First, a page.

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Moloney Touts UMass Lowell Progress on Enrollment, Affordability

UMass Lowell Chancellor Jacquie Moloney speaks to reporter Photo by Lowell Sun/Alana Melanson
"We're retaining our students at a higher rate, we're graduating them and we feel really great looking at these numbers," said UMass Lowell Chancellor Jacquie Moloney, speaking during an Editorial Board meeting with The Sun on Wednesday.

Lowell Sun
By Alana Melanson

LOWELL -- As it edges closer to its 19,000 enrollment goal, UMass Lowell is working on formalizing community college and business agreements that will put an affordable education within reach of even more students and fill workforce needs.

On Thursday, the university announced its first $5 million gift from an alumnus, meeting its $125 million fundraising goal, and will soon welcome Oprah Winfrey for a much-heralded visit.

"We're stronger than we've ever been," UMass Lowell Chancellor Jacquie Moloney said in an Editorial Board meeting with The Sun on Wednesday.

For the past three years, UML has been cited by "The Chronicle of Higher Education" as one of the top 10 growing universities, with enrollment growth in undergraduate, graduate and online education programs, she said.

As it grows, Moloney said UML will stay focused on the region and maintain the culture that the school is known for. Many students are first-generation college attendees, working their way through school, and these populations will continue to be served, she said.

Knowing the challenges these students face and that they may not earn their degrees within the traditional four years, UML set a goal to get 60 percent of students graduated in six years from the time they enter the university by 2020. The goal was met three years ahead of schedule, and continues to be surpassed, Moloney said.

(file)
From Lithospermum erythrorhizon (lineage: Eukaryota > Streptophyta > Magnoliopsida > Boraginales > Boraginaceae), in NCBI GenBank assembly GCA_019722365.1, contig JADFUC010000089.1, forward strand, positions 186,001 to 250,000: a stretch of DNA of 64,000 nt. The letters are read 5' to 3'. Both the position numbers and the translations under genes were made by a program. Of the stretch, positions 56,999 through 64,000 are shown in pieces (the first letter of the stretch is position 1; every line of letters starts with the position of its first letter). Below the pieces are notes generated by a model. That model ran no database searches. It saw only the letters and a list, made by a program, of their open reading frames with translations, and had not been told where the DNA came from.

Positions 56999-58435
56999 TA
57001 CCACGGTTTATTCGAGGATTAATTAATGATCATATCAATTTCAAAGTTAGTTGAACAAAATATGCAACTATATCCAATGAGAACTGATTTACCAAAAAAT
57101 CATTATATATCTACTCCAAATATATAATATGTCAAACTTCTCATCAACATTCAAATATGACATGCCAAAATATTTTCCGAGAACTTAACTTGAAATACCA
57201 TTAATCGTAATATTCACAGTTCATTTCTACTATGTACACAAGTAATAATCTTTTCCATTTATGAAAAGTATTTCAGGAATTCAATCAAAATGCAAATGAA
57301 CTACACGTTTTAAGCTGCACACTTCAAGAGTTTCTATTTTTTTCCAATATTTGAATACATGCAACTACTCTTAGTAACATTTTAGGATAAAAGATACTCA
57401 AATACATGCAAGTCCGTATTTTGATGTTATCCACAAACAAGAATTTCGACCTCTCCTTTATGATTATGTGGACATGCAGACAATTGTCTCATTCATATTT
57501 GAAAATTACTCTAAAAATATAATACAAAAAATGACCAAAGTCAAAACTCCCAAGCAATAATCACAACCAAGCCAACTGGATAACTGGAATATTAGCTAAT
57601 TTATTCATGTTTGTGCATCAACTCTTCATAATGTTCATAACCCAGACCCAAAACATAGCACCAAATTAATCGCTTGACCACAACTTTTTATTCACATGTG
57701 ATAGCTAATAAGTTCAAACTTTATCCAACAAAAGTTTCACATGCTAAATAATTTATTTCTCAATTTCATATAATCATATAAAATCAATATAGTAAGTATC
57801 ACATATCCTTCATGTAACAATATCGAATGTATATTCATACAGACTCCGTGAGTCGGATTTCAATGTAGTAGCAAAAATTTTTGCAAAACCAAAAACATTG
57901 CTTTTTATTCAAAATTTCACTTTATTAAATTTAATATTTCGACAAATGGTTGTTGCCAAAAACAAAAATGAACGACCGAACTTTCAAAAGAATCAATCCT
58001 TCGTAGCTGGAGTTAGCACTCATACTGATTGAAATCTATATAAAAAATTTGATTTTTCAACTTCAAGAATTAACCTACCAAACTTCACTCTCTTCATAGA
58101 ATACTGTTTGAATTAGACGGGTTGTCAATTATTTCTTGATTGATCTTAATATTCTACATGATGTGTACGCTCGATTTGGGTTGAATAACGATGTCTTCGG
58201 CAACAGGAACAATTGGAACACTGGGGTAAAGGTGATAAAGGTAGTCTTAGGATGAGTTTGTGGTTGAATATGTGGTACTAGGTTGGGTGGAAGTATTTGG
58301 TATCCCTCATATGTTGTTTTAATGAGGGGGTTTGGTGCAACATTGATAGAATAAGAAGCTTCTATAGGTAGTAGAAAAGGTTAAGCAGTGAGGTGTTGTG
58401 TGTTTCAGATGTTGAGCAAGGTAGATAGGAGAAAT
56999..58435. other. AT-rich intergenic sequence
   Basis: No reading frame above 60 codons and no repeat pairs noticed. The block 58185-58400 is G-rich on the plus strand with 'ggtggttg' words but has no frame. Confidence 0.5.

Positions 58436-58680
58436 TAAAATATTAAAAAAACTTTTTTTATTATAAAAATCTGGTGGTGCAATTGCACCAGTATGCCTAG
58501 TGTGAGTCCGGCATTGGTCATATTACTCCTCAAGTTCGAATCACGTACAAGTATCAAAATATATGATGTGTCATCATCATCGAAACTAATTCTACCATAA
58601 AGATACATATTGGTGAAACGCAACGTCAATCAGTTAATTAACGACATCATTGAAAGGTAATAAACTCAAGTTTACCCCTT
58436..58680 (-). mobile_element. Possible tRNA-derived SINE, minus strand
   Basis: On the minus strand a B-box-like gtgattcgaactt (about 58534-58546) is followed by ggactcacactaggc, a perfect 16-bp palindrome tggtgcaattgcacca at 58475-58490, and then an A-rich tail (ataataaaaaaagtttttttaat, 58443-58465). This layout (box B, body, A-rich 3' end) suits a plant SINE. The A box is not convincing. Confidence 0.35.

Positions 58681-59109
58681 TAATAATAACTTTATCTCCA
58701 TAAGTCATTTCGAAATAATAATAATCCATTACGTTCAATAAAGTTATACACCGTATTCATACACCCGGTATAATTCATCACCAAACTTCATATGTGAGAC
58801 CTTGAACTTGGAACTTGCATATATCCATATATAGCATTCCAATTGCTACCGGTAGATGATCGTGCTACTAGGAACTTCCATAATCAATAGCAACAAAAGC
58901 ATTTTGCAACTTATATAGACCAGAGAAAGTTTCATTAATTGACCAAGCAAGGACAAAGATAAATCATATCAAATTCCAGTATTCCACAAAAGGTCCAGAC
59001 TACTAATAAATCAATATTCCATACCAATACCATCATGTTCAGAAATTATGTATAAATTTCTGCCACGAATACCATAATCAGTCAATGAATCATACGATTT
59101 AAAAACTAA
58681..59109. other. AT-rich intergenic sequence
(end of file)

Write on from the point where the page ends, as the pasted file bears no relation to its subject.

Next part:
"We're retaining our students at a higher rate, we're graduating them and we feel really great looking at these numbers," she said.

Drilling down into student data -- and responding with programming and scheduling to meet their needs -- plays a big role in these successes, Moloney said.

Among the items Moloney discussed:
  • Alumnus Brian Rist, president and founder of Florida-based Storm Smart Industries and already a scholarship contributor at UML, will donate $5 million to the university -- its single largest gift yet, Moloney said.
    Thanks to this gift, the university has reached its $125 million fundraising goal two years ahead of schedule, she said. The goal will now be raised to $150 million, Moloney said.
  • The Lowell Connections program already assists Middlesex Community College students in entering programs at UML, but the institutions are looking to formalize their relationship and create a pathway for students to earn bachelor degrees.
    Moloney said it's part of efforts for the UMass system and community colleges to find new ways to work together, create greater efficiencies and maximize opportunities for students. She described a package deal that would include housing, courses at both campuses and an "honors-to-honors" component.